The trip from Porto to Lisbon is one of the most popular in Portugal. Lisbon is the biggest city, the capital, a major tourist destination, and the most common gateway to Portugal. While Porto is the largest city in the north, its center is a UNESCO Heritage Site and one of the most visited cities in Portugal. It is expected and even desirable to use Porto as a base to visit beautiful northern Portugal, from the Douro valley to Guimarães and Peneda Gerês National Park.
This article will explore everything you need to know about going from Porto to Lisbon. Initially, we will talk about the routes to follow by car and what you can see along the way, but we will also explore the best alternatives – tours, private transport, public transportation, and who they are for.
From Porto to Lisbon by Car
The most flexible way to explore Portugal is by car. It allows us to stay as long as we want in each destination, stop where we want, and even go to lesser-known places. But it also allows us to travel quickly and depart whenever we want. In a word, it’s convenient.
Renting a car in Portugal is not very expensive, but if you are just going from Porto to Lisbon (or vice versa), it may not be worth it as there are much cheaper alternatives. However, if you have time, we strongly advise you to take at least one day to make the trip from Porto to Lisbon and take the opportunity to visit 2 or 3 places along the way. Central Portugal has many attractions.
Routes to go from Porto to Lisbon by car
In general, the roads in Portugal are pretty good, so any car easily makes the trip. There are practically no potholes (especially on the highways), and the route is relatively flat.
Driving in Portugal isn’t too complicated either, and the rules aren’t too different from the rest of Europe. The Portuguese also drive much better and safer than a few decades ago; consequently, the number of accidents and deaths also decreased considerably.
One thing to remember is that nearly all motorways in Portugal are paid, and there are two types of payment. Some highways have tolls, while others are only paid electronically, so cars must have a reader.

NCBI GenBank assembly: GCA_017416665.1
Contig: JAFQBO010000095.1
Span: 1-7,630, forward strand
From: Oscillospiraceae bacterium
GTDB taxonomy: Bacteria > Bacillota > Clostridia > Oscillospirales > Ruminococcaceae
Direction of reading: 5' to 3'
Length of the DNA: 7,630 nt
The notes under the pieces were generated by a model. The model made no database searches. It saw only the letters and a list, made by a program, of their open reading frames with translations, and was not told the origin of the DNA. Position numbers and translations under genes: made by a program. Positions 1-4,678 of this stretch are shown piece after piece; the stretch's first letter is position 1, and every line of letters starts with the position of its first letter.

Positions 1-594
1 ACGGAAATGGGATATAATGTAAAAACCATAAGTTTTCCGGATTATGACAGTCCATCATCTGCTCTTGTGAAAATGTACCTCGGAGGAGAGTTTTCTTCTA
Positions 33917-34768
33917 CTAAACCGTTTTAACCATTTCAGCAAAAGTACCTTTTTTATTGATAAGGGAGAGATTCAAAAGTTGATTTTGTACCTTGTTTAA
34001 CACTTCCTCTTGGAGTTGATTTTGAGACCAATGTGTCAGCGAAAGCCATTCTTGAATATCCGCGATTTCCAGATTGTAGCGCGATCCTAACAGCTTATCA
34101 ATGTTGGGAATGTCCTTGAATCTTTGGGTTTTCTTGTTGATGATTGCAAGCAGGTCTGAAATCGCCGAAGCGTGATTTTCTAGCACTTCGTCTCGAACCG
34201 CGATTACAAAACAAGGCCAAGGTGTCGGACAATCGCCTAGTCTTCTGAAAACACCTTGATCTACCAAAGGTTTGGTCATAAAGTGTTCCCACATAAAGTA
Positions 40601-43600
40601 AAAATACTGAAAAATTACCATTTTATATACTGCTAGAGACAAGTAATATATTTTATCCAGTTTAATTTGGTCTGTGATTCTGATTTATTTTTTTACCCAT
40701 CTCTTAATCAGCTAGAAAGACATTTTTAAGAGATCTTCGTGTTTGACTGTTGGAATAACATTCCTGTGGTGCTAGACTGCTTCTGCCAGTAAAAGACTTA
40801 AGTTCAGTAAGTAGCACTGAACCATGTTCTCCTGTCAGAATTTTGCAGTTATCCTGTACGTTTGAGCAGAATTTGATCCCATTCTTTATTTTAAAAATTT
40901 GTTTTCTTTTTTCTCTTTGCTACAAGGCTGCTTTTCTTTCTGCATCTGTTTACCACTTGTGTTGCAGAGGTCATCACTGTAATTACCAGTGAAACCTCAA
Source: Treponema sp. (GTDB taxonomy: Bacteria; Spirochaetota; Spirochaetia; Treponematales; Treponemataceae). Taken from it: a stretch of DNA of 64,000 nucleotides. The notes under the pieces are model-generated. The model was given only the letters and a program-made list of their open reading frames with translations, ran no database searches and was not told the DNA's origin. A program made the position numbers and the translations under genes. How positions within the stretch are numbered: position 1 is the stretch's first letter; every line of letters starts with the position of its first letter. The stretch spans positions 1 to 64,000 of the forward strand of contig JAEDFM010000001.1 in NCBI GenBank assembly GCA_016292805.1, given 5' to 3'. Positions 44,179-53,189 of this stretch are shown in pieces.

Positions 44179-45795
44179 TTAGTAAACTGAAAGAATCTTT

Two parallel highways connect Porto to Lisbon and a national road. Each has its advantages and disadvantages:
- A1 – Older motorway with a route a bit further inland
- IC1 – A recent motorway with a route more along the coast
- EN1 – National Road, without tolls
Porto to Lisbon – via the A1
The A1 is the fastest route from Porto to Lisbon by car, as the 301 km motorway takes just under 3 hours at the cost of 22.40 Euros (2022). It’s always a trip on the highway, with service stations with a bar, cafe, and restaurant along it. Anything you need beyond that always has to get off the highway.
This is the most popular route among the Portuguese as it is slightly shorter and cheaper. In our experience, there is also less traffic in Lisbon and Porto metro areas, especially during rush hour.
The route also passes through several tourist attractions, landmarks, and other possible stopping points for those who are not in a hurry. So, along the A1, or very close, you will find (from north to south):
- Aveiro – the city of canals, art deco, and soft eggs. It is also the most accessible beach destination for those traveling on the A1.
- Mealhada – an almost obligatory stop for Portuguese foodies as it is the city of the famous leitão “roasted suckling pig.”
- Coimbra – historically the third Portuguese city. Famous for its university, but there is much more to visit. See our Guide to Coimbra for more information.
- Leiria – a historic city with a beautiful castle.
- Batalha – One of the most accessible stops as the Monastery of Batalha is right by the highway. It is one of the most significant Portuguese landmarks and a UNESCO world heritage site.
- Alcobaça – It is a little further from the highway, but if you stop in Batalha, you can also go to Alcobaça. It’s an equally impressive monument and UNESCO heritage.